Spring-boarding from Actors Equity, in 1992 she became executive director of the Australian Writers’ Guild, Australia’s peak industry body for performance writers.
During Sharp’s tenure, AWG grew exponentially, developed offices in Sydney and Melbourne with chapters in every other state, and oversaw the development of Australia’s Theatre Industry Agreement which still stands today as the basis of all theatre agreements with stage writers.
Next saw five years as head of policy at SBS, negotiating and liaising with the federal government, and she was instrumental in the creation of a ‘‘ new media’ ’ division responsible for the SBS website, the launch of SBS subscription TV with its first subscription channel, World Movies, along with the weekly television show Insight. As well, ICAM (the Indigenous cultural affairs TV magazine show) was launched, later evolving into the current affairs program Living Black.
She was poached from SBS in 2000 jointly by Sydney Festival director Leo Schofield and myself (as Schofield’s successor), to be the Festival’s general manager. At the Festival, Sharp especially championed Indigenous works, free events, the use of landmark properties as arts venues, and the expansion of outdoor venues. She also pioneered the first use of Fox Studios as a major live performance precinct.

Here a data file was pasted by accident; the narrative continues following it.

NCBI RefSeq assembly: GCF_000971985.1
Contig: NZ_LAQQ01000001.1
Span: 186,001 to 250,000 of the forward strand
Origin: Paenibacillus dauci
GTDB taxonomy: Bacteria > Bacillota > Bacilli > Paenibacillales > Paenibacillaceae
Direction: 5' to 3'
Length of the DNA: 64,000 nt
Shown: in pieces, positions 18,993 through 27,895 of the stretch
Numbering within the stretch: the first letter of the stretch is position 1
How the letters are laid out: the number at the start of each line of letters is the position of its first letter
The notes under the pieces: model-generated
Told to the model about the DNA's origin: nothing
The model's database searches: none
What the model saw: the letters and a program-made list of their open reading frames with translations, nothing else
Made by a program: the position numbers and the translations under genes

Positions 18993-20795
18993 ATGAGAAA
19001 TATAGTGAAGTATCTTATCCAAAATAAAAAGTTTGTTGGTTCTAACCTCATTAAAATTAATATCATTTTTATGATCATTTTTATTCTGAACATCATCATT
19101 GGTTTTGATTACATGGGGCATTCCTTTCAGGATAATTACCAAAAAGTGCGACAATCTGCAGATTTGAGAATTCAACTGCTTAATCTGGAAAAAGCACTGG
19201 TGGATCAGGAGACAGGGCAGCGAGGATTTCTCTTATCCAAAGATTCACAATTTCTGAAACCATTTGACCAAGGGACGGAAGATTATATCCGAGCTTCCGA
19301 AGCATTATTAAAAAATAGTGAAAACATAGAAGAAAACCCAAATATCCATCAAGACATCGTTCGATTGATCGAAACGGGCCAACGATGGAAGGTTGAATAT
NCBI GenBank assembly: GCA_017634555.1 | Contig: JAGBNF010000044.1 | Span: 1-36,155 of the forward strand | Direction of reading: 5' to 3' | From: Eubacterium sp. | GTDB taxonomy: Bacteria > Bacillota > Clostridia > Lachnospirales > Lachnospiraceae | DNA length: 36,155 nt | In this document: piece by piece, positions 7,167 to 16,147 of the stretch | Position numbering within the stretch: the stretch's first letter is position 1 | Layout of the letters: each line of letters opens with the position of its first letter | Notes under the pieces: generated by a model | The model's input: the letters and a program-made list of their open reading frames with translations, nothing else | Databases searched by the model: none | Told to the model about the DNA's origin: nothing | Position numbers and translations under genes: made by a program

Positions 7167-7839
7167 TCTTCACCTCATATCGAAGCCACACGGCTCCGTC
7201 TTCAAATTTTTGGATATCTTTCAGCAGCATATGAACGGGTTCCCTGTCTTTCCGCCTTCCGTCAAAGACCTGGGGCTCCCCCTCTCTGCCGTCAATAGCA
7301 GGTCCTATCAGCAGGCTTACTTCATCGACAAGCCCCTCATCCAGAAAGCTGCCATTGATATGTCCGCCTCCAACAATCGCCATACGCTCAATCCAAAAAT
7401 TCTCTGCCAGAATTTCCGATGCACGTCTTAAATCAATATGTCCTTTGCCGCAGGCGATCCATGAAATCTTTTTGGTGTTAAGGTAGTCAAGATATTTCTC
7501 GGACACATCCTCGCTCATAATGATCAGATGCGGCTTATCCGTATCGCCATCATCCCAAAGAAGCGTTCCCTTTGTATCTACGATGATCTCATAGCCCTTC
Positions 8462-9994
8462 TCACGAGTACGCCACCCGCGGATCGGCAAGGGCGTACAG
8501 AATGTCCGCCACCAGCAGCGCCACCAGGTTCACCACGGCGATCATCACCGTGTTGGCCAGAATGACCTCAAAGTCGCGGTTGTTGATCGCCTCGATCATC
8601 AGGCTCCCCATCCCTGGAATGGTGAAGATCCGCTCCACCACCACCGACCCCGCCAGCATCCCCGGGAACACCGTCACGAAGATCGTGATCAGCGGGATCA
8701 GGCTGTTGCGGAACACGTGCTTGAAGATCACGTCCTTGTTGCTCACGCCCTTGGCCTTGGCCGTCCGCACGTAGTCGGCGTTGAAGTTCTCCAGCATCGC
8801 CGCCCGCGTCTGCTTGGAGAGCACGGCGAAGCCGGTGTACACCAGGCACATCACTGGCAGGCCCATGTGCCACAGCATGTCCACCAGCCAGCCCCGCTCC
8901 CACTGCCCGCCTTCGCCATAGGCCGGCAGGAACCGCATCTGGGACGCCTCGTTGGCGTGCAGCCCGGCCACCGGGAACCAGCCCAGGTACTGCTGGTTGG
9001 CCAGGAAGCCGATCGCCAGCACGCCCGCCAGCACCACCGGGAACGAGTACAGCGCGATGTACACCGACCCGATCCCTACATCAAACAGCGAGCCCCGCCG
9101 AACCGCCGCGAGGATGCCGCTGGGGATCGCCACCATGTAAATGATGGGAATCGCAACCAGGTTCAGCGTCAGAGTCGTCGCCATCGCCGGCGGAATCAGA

First Nations works she oversaw included Ngalyod – The Rainbow Serpent (an international collaboration between Mulwarr Dance Australia & France’s Plasticiens Volants), Crying Baby (Marrugeku Company), Leah Purcell’s Black Chicks Talking and Michael Riley’s public art installation Cloud at Sydney’s Circular Quay.
Sharp was a fearless and indomitable colleague, fighting tooth and nail for her festival. I recall a fractious meeting in Premier Bob Carr’s office where she simply demanded more financial support, no debate was to be had since the artistic proposal spoke for itself, much to Carr’s initial chagrin. But days later he delivered and was a tireless champion of the festival and the arts in general.
By this time Lynch was CEO of Sydney Opera House after holding the same position at the Australia Council. He was then appointed chief executive of London’s Southbank Centre, the UK’s largest arts precinct, for its redevelopment. Sharp stayed behind at Sydney Festival for one more year, but then left the job she adored to join Lynch in London. She was for the first time in her life referred to as ‘Mrs Lynch’ , a label she rebuked by quickly making her own mark with her appointment in 2004 as general manager of Sadler’s Wells, arguably the world’s most revered dance venue.
Sharp and artistic director Alistair Spalding had just six months to save Sadler’s Wells from insolvency, and quickly turned the company’s fortunes around.
There Sharp championed Australian dance and oversaw the visits of both Bangarra Dance Theatre and Australian Dance Theatre during her tenure.
As well, Sharp introduced a number of UK dance artists to Australian presenters, festivals and organisations, cementing ongoing relationships for some of the worlds’ great choreographers including Akram Khan, Russell Maliphant, Hofesh Schechter, Sidi Larbi Cherkaoui and Emanuel Gat, several of whom have since collaborated with Australian artists and companies.